Bush had a big night in his first playoff game in the minors, going two for three with a home run, three runs scored, two RBIs and a stolen base. The rangy outfielder is a Texan, a native of Grapevine who played at Southlake Carroll High School. In college, he played for Grand Canyon University in Phoenix. The San Diego Padres drafted him in July out of GCU. In a meteoric rise through the system, the first-year pro has played on three levels of the minors this summer, starting with rookie ball at the Arizona Complex League, then with Lake Elsinore in the Single-A California League and now with the Missions. He joined the Missions on Sept. 8 and played eight regular-season games, hitting .429. On the last day of the regular season, he went four for four at the plate, meaning that in his last two games he is six for seven at the plate.

Did you know? His father, Homer Bush Sr., played in the major leagues for seven seasons, suiting up for the New York Yankees, the Toronto Blue Jays and the Miami Marlins. He won a World Series title with the Yankees in 1998. But in 1999, the Yanks packaged David Wells and Graeme Lloyd and Bush and sent them to the Blue Jays for pitcher Roger Clemens. Clemens, now retired after winning 354 games in the majors, is listed as part of the Ryan Sanders group holding an ownership stake in the Missions.

Lake Bachar

Lake Bachar - Aug. 22, 2023 vs. Sod Poodles

Lake Bachar, a former college football player at Wisconsin-Whitewater, hasn’t allowed an earned run since Aug. 17. — File photo by Joe Alexander

Age: 28
Hometown: Winfield, Ill.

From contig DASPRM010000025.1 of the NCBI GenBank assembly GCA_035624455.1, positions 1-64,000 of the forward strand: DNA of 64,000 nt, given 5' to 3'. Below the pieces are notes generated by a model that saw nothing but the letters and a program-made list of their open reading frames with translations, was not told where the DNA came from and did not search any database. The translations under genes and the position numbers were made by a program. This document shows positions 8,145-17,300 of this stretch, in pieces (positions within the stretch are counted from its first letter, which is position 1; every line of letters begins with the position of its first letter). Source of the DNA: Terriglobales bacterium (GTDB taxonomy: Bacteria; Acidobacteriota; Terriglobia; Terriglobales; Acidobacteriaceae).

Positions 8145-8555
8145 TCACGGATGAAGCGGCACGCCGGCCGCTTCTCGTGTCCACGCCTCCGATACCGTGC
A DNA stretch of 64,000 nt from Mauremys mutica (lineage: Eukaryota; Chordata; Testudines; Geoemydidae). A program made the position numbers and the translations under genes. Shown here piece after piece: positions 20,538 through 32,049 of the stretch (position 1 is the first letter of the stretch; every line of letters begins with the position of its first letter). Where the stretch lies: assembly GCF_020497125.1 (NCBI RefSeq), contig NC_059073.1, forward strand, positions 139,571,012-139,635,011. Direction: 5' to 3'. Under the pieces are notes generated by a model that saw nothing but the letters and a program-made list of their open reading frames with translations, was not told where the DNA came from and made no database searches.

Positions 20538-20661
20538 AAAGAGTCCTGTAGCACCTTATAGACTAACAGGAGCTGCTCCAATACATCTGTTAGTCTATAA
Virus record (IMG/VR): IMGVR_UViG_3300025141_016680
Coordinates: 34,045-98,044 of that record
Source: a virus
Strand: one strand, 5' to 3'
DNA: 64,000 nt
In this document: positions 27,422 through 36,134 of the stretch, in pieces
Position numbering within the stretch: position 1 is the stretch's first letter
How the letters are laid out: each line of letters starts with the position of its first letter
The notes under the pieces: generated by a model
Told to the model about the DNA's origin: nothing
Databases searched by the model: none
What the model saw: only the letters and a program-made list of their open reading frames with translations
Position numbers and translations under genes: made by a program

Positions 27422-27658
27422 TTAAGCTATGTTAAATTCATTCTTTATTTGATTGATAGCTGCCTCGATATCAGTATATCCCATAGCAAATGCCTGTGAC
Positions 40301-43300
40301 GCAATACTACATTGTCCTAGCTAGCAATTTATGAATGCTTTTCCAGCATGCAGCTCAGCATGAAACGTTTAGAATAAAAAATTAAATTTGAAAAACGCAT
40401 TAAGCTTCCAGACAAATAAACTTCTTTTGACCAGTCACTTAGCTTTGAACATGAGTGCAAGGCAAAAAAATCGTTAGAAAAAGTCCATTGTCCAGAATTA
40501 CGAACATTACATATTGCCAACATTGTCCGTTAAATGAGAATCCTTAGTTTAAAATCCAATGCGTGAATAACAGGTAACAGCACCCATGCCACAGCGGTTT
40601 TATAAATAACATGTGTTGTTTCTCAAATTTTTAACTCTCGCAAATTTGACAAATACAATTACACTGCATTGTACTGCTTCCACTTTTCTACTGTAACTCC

Position: Relief pitcher

Bachar is riding a nearly month-long streak of 10 appearances without allowing an earned run. He capped the streak Tuesday night by striking out four in two scoreless innings. Over that time, Bachar has pitched 17 innings, while yielding only five hits and two runs (neither of them earned). Also in the streak, he has struck out 21 and walked five. Last time he gave up an earned run? It was Aug. 17. On that date he yielded three runs (all earned) on four hits in 2 and 1/3 innings a 9-4 loss to the Midland RockHounds.

Did you know? Bachar played football and baseball in college at NCAA Division III Wisconsin-Whitewater. In 2014 and 2015, he was a kicker and a punter on the nationally-ranked football team. He kicked a 46-yard field goal in an D-III semifinal playoff game against Mount Union (Ohio).

Missions, Travelers win on opening night in the Texas League playoffs

By Jerry Briggs
Special to The JB Replay

The San Antonio Missions escaped with a wild 12-11 victory in 10 innings Tuesday night to take a 1-0 lead on the Amarillo Sod Poodles in a best-of-three, first-round series in the Texas League playoffs.

Both teams hit five home runs in the opener of a South Division series that will continue with Game 2 on Thursday night at Wolff Stadium in San Antonio. A third game, if necessary, would be played Friday night at Wolff.

The winner of the series will advance to the TL championship round, which is scheduled to open on Sunday in the home park of the North Division winner.